The National Association of Broadcasters (NAB) 2008 Show is now in full swing, stacked with an agenda that is heavy on digital technology, video, social media and the latest product innovations. But those are not the only things going on this year at NAB worth noting.
In an effort to expand its marketing reach, not only does NAB have a very active Show Blog up and running, but they also have a NAB Twitter feed that you can subscribe to. Whether you are at the show or not, these are great ways to stay informed about what is being discussed on the show floor and in the sessions. Since the 2008 Show takes over the entire Las Vegas Convention Center, and is expected to draw over 102,000 people – it’s safe to say that you can’t be every where you want to be. Using these tools should help keep you informed and improve your overall experience.
Another way to maximize your time at NAB is to get some insider knowledge. In fact, last week, I helped organize a Webinar that provided an “Insider’s” view of this year’s show, including perspectives from Chris Brown, NAB’s Executive VP of Conventions and Business Operations, Peggy Miles, President of Intervox, and also Gary Arlen, President of Arlen Communications and author of many books on digital media. Even though the Show is currently underway, I highly recommend you take a few moments when you have some down-time to view the Webinar and see what our expert panel recommends (http://www.bia.com/webinars). Of course, exactly how much down-time you will end up having in Las Vegas is probably pretty minimal, but it is worth a shot, right?
The other idea (and less time consuming) is that you can refer to Rick Ducey’s blog entry at BIA’s blog, Perspectives (click here to read). Rick is not only the Chief Strategy Officer for BIA, but he also has been named an official NAB Show blogger. In his post, Rick outlines his Top 5 things to get out of NAB.
Lastly, BIA has it’s own Twitter feed that allows you to receive updates from NAB, Peggy Miles, and BIA’s Rick Ducey, Mark O’Brien and Ed Czarnecki – all of whom are tweeting and blogging from the Show. The feed can be pulled into an RSS reader, if you want. The main url is: http://twitter.com/BIAfn.
I’ll post more about the Show as word trickles back to me. However, given the rapidly changing environment of the broadcast media industry, NAB is certainly stepping up and using social networks to its marketing advantage.
As a member of the first generation of kids who really grew up with a computer in the home to my present-day work as a marketing professional, I have seen and experienced the changes of the online experience first hand.
From the lonely, late night and early morning hours on my CoCo 3, prowling local and regional BBS boards (trying like a madman to download Duke Nukem), to watching Darkplace and presidential debates on YouTube and CNN this year, what it means to be online or “on the web” continues to evolve… and quickly.
To say that the web has been reborn sounds a bit stale. I know that. The truth of the matter is – being online (whether via the pre-Internet days or not) has always been a social experience some way or another. And since the web has grown so much over the years, its rebirth or evolution has been a constant.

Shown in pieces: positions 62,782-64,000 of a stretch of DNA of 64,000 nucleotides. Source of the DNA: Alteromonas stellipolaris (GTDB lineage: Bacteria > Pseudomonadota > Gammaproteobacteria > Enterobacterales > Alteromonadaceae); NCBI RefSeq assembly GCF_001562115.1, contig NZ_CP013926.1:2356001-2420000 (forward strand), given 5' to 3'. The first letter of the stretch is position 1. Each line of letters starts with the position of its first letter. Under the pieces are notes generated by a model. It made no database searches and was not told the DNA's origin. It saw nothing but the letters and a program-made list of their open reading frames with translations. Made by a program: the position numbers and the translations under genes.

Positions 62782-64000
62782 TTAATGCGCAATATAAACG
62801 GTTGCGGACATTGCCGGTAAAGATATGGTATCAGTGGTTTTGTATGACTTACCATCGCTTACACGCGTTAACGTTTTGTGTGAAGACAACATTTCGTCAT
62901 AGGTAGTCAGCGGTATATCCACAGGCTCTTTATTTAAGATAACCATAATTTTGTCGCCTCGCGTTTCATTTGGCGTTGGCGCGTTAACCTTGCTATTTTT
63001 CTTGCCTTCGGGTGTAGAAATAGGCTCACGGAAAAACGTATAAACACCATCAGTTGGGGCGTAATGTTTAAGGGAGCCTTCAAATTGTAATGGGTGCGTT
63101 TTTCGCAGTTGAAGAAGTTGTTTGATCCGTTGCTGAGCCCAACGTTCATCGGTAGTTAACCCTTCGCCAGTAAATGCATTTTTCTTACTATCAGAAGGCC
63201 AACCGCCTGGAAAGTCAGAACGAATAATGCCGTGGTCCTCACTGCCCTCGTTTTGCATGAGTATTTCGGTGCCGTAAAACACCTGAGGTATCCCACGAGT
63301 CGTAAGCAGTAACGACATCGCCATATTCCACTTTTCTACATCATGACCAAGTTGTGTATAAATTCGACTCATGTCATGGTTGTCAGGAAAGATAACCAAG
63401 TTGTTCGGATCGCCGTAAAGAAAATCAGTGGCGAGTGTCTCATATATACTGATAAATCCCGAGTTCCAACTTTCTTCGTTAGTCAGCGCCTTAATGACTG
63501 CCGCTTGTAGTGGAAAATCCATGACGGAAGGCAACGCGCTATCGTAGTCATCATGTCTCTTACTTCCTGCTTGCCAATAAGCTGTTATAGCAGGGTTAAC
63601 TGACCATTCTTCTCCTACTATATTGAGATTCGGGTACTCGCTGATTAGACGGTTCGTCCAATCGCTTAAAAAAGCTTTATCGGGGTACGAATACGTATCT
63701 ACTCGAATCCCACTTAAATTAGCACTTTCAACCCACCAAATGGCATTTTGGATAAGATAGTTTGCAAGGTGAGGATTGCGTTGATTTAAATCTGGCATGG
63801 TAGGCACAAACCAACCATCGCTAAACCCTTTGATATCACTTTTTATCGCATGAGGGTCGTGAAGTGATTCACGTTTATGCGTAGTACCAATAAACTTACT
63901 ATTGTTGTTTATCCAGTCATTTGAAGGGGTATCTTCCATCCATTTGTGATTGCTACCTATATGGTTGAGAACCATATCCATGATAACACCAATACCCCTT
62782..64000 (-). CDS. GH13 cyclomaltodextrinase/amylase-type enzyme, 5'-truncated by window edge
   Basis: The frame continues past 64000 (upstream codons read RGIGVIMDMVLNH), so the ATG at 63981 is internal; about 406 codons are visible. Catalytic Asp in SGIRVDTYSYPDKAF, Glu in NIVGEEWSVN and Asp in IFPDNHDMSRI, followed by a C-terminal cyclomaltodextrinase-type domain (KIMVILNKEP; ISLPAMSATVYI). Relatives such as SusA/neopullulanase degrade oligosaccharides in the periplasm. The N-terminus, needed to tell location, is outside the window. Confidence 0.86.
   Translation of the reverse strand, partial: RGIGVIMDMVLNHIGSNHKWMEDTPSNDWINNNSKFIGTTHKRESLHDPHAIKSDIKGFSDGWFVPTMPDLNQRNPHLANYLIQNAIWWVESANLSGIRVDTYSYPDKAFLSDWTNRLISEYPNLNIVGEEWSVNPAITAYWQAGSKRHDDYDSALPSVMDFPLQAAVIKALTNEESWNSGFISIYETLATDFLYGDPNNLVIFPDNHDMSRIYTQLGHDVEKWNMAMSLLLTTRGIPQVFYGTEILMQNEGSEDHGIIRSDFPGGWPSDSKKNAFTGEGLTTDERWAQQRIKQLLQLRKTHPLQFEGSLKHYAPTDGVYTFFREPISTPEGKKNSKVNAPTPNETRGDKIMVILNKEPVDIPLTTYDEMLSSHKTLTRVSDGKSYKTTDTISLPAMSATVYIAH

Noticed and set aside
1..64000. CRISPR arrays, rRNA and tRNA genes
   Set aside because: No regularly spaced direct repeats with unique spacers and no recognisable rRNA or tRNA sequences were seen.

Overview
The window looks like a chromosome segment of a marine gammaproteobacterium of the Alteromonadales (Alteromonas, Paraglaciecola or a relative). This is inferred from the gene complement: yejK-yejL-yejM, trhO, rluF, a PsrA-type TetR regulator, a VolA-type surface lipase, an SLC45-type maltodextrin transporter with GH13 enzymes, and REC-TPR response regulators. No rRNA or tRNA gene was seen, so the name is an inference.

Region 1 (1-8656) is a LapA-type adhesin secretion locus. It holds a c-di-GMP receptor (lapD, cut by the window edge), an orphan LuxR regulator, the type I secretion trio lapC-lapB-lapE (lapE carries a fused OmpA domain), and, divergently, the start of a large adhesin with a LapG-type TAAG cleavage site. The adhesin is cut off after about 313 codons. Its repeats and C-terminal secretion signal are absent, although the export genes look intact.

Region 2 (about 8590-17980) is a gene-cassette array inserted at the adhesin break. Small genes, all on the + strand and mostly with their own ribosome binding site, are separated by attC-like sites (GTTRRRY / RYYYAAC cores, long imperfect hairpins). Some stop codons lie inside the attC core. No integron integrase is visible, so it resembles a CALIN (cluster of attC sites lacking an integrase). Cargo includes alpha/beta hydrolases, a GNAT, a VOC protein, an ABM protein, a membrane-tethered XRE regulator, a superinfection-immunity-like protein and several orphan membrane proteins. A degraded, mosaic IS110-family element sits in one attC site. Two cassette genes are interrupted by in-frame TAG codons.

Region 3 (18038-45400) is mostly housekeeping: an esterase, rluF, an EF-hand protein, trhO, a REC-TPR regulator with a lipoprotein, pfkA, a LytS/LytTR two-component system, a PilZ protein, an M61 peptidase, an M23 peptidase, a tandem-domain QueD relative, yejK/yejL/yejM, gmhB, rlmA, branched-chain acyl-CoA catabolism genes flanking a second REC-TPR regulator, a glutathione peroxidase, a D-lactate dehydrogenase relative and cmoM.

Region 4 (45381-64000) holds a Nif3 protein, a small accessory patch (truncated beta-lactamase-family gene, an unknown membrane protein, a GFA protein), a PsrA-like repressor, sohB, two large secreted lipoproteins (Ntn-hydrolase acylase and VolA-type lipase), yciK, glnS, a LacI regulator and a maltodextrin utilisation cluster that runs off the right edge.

However, I believe one of the differences between then and now is the level with which we can interact and engage one another is greater than anytime in history. The last couple of years have seen the growth of social networks, advancements in digital and mobile technology, greater personalized content, rapid adoption of RSS, and the explosion of Twitter and similar communications solutions. Spurring all of these things along has been the growth of broadband and wireless technology, which has enabled more and more people high-speed access and grown the web substantially.
Of course, not only is the technology available and accessible, but people are using it and using it for many purposes. People are watching video online, listening to the radio online, getting their news online, meeting people and cultivating relationships online, more than at any time in history. We can bridge the gap of distance and communicate through Skype, follow the latest developments at a trade show (for example, see the NAB Twitter feed by clicking here), or join social and political causes all instantly and for free. And if we want, we can beam video of ourselves all over the world, purchase food and clothing, and, of course, complain.
What this brings me to – in a loose and rather unscientific blog posting – is that the web has emerged to become everyone’s social portal (well, almost everyone). If you want to reach people – you need to reach them online.
This holds especially true for marketing. In fact, I think we as marketing professionals have the most difficult job in the crazy life-cycle of business. Our job is to keep track of all of these portals, networks and communities, and devise ways to use everything the web is creating as a means to get our message to our target audience. The rebirth of the web as a social portal has come to mean that successful marketing is social marketing, and social marketing is only a success when you establish a relationship – preferably a positive one.
The purpose of this website and Hack Blog is to address the unique dynamics of social marketing, and to offer insight into how social marketing can and should be used. Another component of this site to connect you, the reader, with the skilled and talented people I work with on a daily basis at BIA Financial Network, intelligent PR professionals like Geoff Livingston, and others who can help you and your company or organization make the right marketing decisions.